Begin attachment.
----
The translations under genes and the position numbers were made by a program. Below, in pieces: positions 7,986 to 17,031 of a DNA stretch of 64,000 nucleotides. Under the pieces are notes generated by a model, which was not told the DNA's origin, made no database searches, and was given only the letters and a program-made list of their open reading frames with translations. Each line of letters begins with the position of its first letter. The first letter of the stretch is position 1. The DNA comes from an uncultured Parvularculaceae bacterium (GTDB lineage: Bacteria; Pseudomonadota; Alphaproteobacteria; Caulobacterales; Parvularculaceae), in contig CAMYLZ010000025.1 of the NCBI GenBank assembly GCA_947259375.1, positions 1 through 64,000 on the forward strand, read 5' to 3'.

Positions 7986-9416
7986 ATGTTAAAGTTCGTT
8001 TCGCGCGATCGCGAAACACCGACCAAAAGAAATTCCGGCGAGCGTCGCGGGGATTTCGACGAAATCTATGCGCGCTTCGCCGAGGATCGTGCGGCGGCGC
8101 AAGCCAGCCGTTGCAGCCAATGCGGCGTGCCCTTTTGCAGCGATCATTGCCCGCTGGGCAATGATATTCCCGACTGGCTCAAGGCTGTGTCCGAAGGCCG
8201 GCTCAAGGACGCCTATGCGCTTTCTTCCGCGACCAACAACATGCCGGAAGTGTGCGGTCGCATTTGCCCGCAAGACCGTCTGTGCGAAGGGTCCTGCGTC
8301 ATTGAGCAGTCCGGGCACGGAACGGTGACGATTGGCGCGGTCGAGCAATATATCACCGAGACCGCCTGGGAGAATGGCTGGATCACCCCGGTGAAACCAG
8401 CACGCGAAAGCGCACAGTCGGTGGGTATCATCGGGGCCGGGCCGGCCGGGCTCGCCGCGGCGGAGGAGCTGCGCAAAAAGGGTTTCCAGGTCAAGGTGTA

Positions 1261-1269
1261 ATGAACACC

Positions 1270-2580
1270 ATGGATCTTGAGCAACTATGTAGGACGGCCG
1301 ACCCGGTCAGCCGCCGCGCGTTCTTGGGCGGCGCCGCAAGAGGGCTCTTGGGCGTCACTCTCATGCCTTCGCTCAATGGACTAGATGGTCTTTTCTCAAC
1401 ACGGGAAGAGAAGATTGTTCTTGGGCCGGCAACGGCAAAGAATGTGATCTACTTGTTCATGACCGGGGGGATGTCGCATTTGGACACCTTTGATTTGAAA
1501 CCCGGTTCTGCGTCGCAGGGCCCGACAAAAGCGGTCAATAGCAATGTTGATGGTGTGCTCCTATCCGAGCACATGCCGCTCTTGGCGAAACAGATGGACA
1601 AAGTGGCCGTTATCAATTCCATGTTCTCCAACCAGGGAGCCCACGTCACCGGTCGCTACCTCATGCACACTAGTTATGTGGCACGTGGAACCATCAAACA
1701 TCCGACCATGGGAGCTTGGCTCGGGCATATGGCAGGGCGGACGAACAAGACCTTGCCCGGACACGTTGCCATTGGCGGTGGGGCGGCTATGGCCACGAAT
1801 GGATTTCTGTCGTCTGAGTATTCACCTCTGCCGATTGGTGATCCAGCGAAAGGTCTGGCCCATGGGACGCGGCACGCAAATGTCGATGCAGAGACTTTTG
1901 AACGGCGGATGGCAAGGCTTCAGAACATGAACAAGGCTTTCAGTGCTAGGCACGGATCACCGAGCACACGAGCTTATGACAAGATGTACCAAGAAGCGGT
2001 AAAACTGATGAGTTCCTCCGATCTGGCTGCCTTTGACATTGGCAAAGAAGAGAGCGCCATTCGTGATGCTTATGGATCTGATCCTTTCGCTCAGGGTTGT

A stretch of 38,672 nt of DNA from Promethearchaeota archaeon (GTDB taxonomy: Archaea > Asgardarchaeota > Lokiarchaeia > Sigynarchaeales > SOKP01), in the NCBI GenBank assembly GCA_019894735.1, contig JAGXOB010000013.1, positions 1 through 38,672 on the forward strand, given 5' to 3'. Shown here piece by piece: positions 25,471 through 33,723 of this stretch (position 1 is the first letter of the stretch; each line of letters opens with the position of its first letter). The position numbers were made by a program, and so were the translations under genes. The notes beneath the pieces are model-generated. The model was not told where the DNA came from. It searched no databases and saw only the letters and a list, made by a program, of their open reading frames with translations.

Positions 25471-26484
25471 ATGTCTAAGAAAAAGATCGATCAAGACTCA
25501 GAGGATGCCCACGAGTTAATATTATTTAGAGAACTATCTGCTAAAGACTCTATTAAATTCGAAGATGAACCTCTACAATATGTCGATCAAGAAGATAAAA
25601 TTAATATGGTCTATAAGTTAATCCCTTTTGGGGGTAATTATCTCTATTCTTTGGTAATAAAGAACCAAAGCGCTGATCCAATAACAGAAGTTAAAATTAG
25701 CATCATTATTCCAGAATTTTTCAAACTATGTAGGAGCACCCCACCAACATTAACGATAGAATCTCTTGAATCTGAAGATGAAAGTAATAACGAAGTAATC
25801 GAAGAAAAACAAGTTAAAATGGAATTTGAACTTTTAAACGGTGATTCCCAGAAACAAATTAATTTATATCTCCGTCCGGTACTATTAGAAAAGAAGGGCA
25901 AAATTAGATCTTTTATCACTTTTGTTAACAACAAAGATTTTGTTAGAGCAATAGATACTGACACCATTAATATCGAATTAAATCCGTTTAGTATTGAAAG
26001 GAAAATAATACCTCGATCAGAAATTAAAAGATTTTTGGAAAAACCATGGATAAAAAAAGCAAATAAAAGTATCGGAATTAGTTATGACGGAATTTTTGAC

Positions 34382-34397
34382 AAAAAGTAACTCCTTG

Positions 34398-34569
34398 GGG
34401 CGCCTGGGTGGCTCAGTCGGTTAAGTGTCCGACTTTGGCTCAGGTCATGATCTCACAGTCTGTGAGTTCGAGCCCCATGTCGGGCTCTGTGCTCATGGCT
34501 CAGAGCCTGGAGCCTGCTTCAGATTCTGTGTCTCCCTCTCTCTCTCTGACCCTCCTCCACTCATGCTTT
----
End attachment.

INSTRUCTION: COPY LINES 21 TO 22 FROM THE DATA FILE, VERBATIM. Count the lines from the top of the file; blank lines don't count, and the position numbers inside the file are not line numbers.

A stretch of 38,672 nt of DNA from Promethearchaeota archaeon (GTDB taxonomy: Archaea > Asgardarchaeota > Lokiarchaeia > Sigynarchaeales > SOKP01), in the NCBI GenBank assembly GCA_019894735.1, contig JAGXOB010000013.1, positions 1 through 38,672 on the forward strand, given 5' to 3'. Shown here piece by piece: positions 25,471 through 33,723 of this stretch (position 1 is the first letter of the stretch; each line of letters opens with the position of its first letter). The position numbers were made by a program, and so were the translations under genes. The notes beneath the pieces are model-generated. The model was not told where the DNA came from. It searched no databases and saw only the letters and a list, made by a program, of their open reading frames with translations.

Positions 25471-26484